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Q&A with E. J. Koh - The Liberators



By Lucy Parry


We are excited to welcome E. J. Koh to The Reading Corner to talk about her new release The Liberators released on the 7th of November 2023.


At the height of the military dictatorship in South Korea, Insuk and Sungho are arranged to be married. The couple soon moves to San Jose, California, with an infant and Sungho’s overbearing mother-in-law. Adrift in a new country, Insuk grieves the loss of her past and her divided homeland, finding herself drawn into an illicit relationship that sets into motion a dramatic saga and echoes for generations to come. From the Gwangju Massacre to the 1988 Olympics, flashbacks to Korean repatriation after Japanese surrender, and the Sewol ferry accident, E. J. Koh’s exquisitely drawn portraits and symphonic testimony from guards, prisoners, perpetrators, and liberators spans continents and four generations of two Korean families forever changed by fateful past decisions made in love and war. Extraordinarily beautiful and deeply moving, The Liberators is an elegantly wrought family saga of memory, trauma, and empathy, and a stunning testament to the consequences and fortunes of inheritance.


In what ways did your MFA in Creative Writing and Literary Translation help you to begin your writing career?


In my poetry class, my teacher said to me, “You’re good at starting a poem, but you have trouble at the end of the poem—the turn.” My teacher said my poems were missing magnanimity. I’d never heard of the word before. When I asked what it meant, they said, “It means you have to forgive your mother by the end of the poem, or the poem has to forgive you for not. Otherwise, it’s not a poem.” Looking for the turn comes not only in my poems but in the turn of a sentence, an image, a chapter, a character within The Liberators.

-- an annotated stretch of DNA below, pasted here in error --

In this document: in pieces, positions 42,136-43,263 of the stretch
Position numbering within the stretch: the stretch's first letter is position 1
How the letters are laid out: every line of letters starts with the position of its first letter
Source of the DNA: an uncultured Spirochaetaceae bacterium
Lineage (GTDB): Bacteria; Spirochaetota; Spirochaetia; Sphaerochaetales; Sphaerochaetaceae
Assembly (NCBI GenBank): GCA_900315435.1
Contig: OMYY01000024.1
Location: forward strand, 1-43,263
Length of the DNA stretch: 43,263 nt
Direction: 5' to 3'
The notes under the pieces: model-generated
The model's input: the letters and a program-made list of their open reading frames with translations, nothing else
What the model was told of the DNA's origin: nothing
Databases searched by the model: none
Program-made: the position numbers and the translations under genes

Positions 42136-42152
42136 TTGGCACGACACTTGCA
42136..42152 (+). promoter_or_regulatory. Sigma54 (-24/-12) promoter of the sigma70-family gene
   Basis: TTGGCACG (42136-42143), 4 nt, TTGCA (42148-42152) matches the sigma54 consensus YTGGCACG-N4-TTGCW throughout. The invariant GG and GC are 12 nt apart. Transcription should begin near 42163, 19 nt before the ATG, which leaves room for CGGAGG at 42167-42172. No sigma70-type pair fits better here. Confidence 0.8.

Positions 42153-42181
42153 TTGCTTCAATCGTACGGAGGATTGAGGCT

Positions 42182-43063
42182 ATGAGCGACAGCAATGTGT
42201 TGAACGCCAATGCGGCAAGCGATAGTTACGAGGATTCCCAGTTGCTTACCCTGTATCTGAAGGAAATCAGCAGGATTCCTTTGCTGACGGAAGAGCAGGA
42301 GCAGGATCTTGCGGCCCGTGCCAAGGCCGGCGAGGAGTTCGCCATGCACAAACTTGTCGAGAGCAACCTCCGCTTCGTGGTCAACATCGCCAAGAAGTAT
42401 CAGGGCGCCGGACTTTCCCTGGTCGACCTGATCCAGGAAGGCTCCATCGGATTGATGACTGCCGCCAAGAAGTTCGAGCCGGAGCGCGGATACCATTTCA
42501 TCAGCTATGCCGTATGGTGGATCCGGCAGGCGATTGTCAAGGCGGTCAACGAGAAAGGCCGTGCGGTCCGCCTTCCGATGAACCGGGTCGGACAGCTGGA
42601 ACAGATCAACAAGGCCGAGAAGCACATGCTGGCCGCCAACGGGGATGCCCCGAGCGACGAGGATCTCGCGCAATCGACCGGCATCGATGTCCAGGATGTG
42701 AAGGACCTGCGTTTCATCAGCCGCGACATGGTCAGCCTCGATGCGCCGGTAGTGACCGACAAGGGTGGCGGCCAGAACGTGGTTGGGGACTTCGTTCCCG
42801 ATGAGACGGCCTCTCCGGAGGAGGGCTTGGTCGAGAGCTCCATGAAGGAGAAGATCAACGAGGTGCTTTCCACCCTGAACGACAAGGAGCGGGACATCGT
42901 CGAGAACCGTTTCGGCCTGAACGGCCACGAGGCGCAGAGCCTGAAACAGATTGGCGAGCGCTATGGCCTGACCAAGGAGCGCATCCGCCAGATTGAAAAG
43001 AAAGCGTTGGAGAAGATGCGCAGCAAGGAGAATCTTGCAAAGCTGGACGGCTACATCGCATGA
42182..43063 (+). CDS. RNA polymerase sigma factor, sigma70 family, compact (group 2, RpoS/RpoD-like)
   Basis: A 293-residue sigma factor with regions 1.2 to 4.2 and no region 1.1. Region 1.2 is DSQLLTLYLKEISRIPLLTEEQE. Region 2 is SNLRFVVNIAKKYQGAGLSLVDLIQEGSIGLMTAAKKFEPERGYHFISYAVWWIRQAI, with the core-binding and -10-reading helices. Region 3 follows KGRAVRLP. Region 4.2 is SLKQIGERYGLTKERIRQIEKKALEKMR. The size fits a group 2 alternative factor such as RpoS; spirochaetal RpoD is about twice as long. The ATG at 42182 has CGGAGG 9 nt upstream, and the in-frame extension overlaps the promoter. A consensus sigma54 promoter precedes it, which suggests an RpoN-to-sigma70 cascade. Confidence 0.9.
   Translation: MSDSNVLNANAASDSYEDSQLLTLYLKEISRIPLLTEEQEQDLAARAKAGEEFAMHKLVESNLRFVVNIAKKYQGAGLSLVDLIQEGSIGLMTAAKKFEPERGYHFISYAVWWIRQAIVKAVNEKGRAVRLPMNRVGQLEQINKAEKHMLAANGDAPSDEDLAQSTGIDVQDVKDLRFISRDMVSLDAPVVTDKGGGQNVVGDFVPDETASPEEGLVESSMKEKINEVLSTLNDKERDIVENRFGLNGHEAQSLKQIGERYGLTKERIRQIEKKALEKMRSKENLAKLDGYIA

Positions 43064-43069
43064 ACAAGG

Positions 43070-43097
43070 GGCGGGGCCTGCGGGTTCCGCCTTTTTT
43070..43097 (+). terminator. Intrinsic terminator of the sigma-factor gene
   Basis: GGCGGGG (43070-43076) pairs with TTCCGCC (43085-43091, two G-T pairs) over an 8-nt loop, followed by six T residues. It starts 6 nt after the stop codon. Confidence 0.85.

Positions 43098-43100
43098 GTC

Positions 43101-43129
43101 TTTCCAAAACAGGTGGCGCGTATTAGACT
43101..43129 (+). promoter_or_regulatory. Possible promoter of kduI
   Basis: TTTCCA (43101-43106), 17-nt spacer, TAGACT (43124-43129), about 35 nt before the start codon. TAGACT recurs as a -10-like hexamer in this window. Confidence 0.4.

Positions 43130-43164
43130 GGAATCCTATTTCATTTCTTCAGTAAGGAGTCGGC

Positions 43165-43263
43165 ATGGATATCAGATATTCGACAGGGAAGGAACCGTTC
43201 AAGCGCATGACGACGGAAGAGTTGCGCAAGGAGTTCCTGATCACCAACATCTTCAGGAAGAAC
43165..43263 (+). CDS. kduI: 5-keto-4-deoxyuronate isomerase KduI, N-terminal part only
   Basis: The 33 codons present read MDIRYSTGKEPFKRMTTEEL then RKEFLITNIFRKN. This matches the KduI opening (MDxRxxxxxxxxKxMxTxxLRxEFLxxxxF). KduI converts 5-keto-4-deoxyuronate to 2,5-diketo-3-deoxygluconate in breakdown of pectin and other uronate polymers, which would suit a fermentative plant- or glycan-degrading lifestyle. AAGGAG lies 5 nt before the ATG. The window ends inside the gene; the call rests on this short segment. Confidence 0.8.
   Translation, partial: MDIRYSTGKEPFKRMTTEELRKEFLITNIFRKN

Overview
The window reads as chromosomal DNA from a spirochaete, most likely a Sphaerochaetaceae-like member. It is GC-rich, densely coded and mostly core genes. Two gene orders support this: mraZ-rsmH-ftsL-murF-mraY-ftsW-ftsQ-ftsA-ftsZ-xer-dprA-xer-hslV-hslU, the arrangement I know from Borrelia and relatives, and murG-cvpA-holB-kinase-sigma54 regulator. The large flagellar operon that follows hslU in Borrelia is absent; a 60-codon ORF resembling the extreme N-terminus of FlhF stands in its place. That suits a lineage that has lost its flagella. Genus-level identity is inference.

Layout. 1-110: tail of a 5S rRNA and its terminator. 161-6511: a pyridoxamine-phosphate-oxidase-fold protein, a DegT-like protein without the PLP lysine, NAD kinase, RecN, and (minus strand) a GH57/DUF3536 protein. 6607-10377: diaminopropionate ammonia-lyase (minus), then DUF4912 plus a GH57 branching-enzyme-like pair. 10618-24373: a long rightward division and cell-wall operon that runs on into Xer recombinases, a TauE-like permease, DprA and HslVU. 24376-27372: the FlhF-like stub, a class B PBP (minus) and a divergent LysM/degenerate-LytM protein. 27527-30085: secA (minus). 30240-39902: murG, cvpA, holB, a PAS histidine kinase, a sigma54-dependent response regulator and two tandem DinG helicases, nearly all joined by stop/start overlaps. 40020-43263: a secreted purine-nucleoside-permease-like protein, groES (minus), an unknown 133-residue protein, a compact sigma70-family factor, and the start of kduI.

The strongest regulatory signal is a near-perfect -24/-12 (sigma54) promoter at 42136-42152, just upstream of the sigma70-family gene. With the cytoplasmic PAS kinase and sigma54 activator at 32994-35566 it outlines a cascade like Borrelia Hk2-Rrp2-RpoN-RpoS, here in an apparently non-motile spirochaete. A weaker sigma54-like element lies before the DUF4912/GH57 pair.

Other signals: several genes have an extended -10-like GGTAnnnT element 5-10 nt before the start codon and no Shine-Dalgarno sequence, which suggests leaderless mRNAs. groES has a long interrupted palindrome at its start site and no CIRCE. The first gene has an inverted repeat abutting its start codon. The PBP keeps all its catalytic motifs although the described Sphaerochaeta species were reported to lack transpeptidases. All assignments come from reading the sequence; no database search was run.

Another teacher said to me, “If you want to be a good poet, then write poems. If you want to be great poet, then translate.” A few years later, I found my mother’s forty-nine letters, which I began to translate for The Magical Language of Others.


Your first book, The Magical Language of Others, is a memoir. How did you find pivoting to fiction writing for The Liberators?


In some ways, my memoir and novel were written at the same time. For my doctoral work, I was studying intergenerational trauma across Korean American literature, history, and film. So, as I was researching, I was also writing my memoir, a script for a TV show, and drafting my novel. My poetry, memoir, translation, and research are only ever arriving on the page.


You included multiple perspectives on Korean reunification. Was it important for you to show such a wide variety of opinions on what is still a contentious issue?


There is a responsibility to underscore the human lineage of destruction and restoration, suffering and reconciliation—a braid which comes from the perspectives of the victims and the perpetrators, the prisoners and the liberators.